The Cominformist Emigration in Yugoslav-Czechoslovak
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Informbiroovska emigracija u jugoslovensko- čehoslovačkim odnosima
The Cominformist Emigration in Yugoslav-Czechoslovak Relations

The Political and National Identity of Yugoslav Cominformists in Czechoslovakia

Author(s): Ondřej Vojtěchovský
Subject(s): Diplomatic history, Political history, Post-War period (1950 - 1989), History of Communism, Cold-War History
Published by: Institut za noviju istoriju Srbije
Keywords: Czechoslovakia; Yugoslavia; Yugoslav Cominformists in Czechoslovakia; Prague; Nova borba
Summary/Abstract: The group of Yugoslav political emigration in Czechoslovakia, which was established in 1948 after the split between Yugoslavia and the Soviet Union and other „people’s democracies”, numbered around 180 persons. Prague archives contain abundance of materials originating from émigrés’ organisation, as well as from the Czechoslovak political and security authorities, all of which to some extent and in a specific way document the activity and life of this emigration. Among other things, these archive funds contain personal materials of most of the people who claimed to be anti-Titoist emigrants in Czechoslovakia. The personal cards and personnel questionnaires, autobiographies, Czechoslovak police records on private talks, correspondence etc. are sources which offer the opportunity to map national, social, vocational and age structure of the emigration and show how these categories were projected on political opinions of an individual and the whole collective. Our task is to cover the different levels of the identity of this group. Judging from the presently known facts about the circumstances of the formation of the cominformist emigration in Czechoslovakia, the Prague group can be viewed as a certain representative sample of the post-war Communist party of Yugoslavia. The political culture, behaviour patterns and the approach to ideology and political practice in this part of the pro-soviet emigration were at the time of the Soviet-Yugoslav rupture basically the same as of the membership of Yugoslav party which stayed loyal to Tito’s leadership. Nevertheless, the specifi cs resulting from the tradition of the radical leftist movement in Yugoslavia were different from the conditions in Czechoslovakia and its communist party, which produced misunderstanding and clashes in relations between the emigrants and their Czech hosts.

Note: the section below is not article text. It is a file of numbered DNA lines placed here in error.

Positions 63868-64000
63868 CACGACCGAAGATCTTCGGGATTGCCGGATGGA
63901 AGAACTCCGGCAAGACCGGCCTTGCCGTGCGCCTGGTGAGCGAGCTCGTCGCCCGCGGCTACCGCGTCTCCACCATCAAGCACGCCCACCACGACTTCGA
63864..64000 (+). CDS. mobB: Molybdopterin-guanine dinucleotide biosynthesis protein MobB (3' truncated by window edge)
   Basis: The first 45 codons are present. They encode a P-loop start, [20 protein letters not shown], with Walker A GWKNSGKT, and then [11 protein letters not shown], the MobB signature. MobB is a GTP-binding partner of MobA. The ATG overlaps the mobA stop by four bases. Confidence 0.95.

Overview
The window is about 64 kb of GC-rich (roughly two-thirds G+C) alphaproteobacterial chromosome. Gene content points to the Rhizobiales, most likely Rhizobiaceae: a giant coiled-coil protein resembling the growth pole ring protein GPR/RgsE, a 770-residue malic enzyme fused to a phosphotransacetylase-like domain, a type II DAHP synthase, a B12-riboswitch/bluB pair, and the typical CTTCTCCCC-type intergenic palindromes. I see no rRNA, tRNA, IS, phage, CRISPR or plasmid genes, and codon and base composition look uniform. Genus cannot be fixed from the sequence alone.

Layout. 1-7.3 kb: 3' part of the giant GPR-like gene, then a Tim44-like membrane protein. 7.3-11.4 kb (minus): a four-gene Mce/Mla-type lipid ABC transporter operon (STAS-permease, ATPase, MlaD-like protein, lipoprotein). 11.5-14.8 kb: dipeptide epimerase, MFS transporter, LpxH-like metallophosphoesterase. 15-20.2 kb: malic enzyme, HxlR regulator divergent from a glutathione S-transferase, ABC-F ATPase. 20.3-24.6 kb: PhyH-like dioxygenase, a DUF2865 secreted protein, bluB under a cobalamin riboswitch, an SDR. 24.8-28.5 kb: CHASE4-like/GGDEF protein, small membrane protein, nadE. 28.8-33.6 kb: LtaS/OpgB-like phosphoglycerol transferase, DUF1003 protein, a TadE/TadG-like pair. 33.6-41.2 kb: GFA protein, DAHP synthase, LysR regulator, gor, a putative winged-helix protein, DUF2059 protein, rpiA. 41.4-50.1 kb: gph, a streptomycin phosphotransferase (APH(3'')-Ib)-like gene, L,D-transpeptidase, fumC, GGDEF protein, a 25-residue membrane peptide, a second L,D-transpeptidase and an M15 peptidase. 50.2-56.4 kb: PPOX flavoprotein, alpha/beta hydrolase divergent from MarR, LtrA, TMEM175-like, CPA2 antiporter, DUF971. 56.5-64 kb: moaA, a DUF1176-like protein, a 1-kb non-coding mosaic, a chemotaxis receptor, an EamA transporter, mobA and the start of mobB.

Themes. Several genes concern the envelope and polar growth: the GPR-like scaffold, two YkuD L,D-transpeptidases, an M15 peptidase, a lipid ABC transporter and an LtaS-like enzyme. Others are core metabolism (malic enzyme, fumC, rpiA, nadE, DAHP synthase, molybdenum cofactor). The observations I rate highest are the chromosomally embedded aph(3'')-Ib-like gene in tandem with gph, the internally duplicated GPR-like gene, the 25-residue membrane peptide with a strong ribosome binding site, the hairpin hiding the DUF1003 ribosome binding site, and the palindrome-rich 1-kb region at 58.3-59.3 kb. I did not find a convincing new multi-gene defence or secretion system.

• Page Range: 207-230
  • Page Count: 24
  • Publication Year: 2008
  • Language: Serbian